Good Friday, the Road to Galgotha, and the Broken Law

Following His trials, which lasted the night, the Sinless One was scourged. They took a cat of nine tails, a brutal whip with nine ends, each laced with shards of bone or pottery, designed to tear the flesh, and break the spirit of those on the merciless receiving end. He was given 39 lashes, a process which frequently ended in death for the whipped.

While he was beaten, the Roman soldiers bet for his clothes, and when they were done brutalizing him, the gave him new raiment: they clothed him in a purple robe, symbolizing royalty, and a crown to mark his Kingship. But in the mocking fashion of the blasphemer, they had fashioned the crown of biting thorns. As the pressed the ring onto his forehead, it undoubtedly took flesh with it.

The Romans made their bleeding and broken Lord carry his cross through the streets to the hill of crucifixion. The streets were lined with a deriding mob, who shouted, and mocked and spit on their Redeemer. The very man who, just hours before, had taken their every sins upon himself. Mixed in the crowd were the meek and broken of spirit who wept as they watched their Master carry the burden that He had chosen but certainly did not deserve.

Jesus stumbled and fell under the weight of cross, unable to carry the weight any more.

The Romans forced another to pick up the cross and they continued on. I wonder what the man thought. Was he one of the bitter and angry crowd? Or was he one that the Healer had made whole? Did he resent the burden? Or did he weep knowing that he was helping the Man to his death?

The writers of the Gospels had few words to describe what happened next, because of the monstrous and barbaric act that followed, few words can describe the horror: “and they crucified him.”
They buried nails in his hands, wrists, and feet, and raised the cross on the hill of skulls, called Golgotha. Here men were left to die. It could take days as the men would die slowly, not of their wounds, but of starvation and thirst. The merciless Romans would give water to the dying to prolong their death. Of the few things the Innocent One said while on the cross, the first was a plead for drink, which was granted in the form of vinegar.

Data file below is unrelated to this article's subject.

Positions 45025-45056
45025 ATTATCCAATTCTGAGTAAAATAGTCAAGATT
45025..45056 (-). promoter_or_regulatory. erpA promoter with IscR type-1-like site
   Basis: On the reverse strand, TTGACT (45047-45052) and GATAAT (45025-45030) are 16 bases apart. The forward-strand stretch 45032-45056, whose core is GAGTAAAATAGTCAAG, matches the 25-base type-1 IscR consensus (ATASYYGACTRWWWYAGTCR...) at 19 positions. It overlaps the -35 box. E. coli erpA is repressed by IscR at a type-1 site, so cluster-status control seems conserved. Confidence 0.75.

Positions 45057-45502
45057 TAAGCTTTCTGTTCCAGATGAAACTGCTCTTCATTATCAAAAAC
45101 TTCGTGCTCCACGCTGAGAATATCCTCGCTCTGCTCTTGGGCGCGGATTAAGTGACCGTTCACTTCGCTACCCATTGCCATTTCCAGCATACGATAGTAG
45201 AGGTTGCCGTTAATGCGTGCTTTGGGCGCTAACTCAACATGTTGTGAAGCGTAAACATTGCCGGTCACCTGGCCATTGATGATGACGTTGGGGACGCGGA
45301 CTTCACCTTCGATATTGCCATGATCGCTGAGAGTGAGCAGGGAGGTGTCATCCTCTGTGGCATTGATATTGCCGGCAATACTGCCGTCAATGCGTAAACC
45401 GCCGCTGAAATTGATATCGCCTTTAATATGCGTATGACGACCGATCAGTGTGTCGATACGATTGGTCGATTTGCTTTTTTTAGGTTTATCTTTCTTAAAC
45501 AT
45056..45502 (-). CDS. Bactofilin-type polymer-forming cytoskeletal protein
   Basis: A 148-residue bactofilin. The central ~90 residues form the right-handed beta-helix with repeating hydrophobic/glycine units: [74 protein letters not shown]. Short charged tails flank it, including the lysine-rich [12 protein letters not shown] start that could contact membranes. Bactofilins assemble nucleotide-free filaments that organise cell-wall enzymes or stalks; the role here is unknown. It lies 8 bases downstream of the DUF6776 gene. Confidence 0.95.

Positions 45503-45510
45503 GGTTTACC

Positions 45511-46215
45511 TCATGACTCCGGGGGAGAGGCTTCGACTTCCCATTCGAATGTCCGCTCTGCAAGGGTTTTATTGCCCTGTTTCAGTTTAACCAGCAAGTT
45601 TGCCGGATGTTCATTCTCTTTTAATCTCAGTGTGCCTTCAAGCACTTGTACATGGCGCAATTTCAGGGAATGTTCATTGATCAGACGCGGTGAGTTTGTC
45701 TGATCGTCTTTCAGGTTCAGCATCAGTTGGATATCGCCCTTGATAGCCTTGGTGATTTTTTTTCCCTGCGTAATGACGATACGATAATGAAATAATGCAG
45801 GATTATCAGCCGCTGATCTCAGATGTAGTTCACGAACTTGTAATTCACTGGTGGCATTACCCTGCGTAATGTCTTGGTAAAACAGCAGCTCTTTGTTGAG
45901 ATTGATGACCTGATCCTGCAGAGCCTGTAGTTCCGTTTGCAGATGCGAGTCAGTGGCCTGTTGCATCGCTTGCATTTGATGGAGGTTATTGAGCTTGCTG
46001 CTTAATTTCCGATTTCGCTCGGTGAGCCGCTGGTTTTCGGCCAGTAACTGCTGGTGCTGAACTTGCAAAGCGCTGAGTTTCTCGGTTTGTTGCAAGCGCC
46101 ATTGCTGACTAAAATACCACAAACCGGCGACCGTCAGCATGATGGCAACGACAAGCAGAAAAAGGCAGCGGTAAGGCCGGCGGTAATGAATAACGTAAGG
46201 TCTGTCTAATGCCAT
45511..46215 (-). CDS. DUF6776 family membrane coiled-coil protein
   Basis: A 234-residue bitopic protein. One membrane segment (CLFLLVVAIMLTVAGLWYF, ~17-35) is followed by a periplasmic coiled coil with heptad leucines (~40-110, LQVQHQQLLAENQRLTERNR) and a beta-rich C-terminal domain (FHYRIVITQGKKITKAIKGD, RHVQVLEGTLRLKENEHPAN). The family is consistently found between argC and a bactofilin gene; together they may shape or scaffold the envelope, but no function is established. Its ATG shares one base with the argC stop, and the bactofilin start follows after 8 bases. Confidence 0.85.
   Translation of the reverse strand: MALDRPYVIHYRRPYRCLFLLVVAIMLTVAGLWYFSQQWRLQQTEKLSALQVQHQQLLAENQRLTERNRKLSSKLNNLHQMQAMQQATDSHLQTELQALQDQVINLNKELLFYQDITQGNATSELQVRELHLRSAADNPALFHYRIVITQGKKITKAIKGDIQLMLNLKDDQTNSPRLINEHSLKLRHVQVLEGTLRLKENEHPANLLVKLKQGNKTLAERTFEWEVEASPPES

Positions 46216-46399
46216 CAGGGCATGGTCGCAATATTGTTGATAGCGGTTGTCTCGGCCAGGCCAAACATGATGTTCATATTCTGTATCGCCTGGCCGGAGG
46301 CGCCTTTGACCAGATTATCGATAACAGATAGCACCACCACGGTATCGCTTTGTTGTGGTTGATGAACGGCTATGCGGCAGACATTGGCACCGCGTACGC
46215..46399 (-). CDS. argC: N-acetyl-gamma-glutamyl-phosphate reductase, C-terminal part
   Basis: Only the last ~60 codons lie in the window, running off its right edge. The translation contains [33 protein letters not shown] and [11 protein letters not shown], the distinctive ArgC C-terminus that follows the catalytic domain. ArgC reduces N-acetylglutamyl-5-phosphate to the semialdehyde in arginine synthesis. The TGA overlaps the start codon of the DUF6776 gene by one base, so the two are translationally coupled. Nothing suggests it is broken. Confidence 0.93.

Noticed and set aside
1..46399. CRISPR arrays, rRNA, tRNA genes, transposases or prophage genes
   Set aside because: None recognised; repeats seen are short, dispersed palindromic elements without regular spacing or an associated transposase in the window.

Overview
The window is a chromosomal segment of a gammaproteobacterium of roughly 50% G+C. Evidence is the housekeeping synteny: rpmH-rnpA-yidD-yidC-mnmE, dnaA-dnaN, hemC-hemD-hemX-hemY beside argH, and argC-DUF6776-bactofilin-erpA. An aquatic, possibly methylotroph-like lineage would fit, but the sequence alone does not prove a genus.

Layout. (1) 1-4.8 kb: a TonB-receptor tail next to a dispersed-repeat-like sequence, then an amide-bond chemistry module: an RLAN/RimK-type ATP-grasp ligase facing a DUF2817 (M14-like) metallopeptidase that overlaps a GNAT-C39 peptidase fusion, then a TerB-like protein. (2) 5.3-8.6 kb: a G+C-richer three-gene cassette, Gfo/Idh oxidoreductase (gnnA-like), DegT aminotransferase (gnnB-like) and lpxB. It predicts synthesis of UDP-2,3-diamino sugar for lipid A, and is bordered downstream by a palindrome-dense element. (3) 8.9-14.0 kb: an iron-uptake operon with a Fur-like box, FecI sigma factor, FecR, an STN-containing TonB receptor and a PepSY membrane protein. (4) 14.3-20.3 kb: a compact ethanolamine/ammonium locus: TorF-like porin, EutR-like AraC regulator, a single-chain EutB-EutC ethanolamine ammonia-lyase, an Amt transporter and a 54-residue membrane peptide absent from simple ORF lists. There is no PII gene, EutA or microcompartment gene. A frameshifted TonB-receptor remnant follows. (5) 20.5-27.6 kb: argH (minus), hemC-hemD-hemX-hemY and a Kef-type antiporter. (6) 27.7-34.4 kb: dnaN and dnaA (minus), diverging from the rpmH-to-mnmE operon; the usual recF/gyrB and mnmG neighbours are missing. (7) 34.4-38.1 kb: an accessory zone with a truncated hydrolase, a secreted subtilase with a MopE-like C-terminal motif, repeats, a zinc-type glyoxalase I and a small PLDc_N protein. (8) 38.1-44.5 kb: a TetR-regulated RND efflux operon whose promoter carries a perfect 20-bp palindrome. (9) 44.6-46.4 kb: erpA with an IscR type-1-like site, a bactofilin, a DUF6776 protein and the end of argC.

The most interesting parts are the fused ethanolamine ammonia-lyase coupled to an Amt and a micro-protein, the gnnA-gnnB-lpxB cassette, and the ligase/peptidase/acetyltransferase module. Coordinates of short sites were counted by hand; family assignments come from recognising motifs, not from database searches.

In his pain and agony, He prayed to the Father, asking for forgiveness for the Romans, who “…know not what they do”, as they crucified the Son of the Living God.

He asked John to care for His aging Mother.

He spoke to one of those dying with him.

And again alone, He cried “why has thou forsaken me?”
As 3:00 in the afternoon approached, the sky darkened and the ground shook. The veil separating the courtyard of the temple from the Holy of Holies was torn in two, as the Father rejected the the Covenant People in their wickedness, and the the Son of Man died as he uttered the words “it is finished.” The very earth recognized the death of its creator, and tore itself asunder, burying cities in the sea, and sinking valleys with the mountains. The whole of the New World was reformed, killing many. And darkness covered all the land for days.

The Romans were astounded by the speed of his death, and to confirm the death, stabbed him through the ribs right into his heart. It gushed water and blood; it was broken.

The Lord of all creation had died. The consequence of sin, the just reward of sin, is death; but the Sinless One had died unjustly: thus, the law was broken.

History has come to know this day as Good Friday. His death was unremarkable: the Romans had crucified countless before, and would crucify countless after. That He died was remarkable, because He, unlike any before him, or any after, was free from the need for death. Having never sinned, the law of death did not bind him, but He died anyway. The Atoning sacrifice that had begun in a garden was nearly complete.
The spirits of His disciples were as broken as His body. I imagine their voices to be hollow as they asked the Romans to bring him down so that they could bury him. With the Sabbath approaching, the apostles, Mother Mary, and Mary Magdalene, had to act quickly to prepare the spiritless and lifeless body for burial. Joseph of Arimathea, one of the Sanhedrin itself, offered his tomb for the burial of the Christ.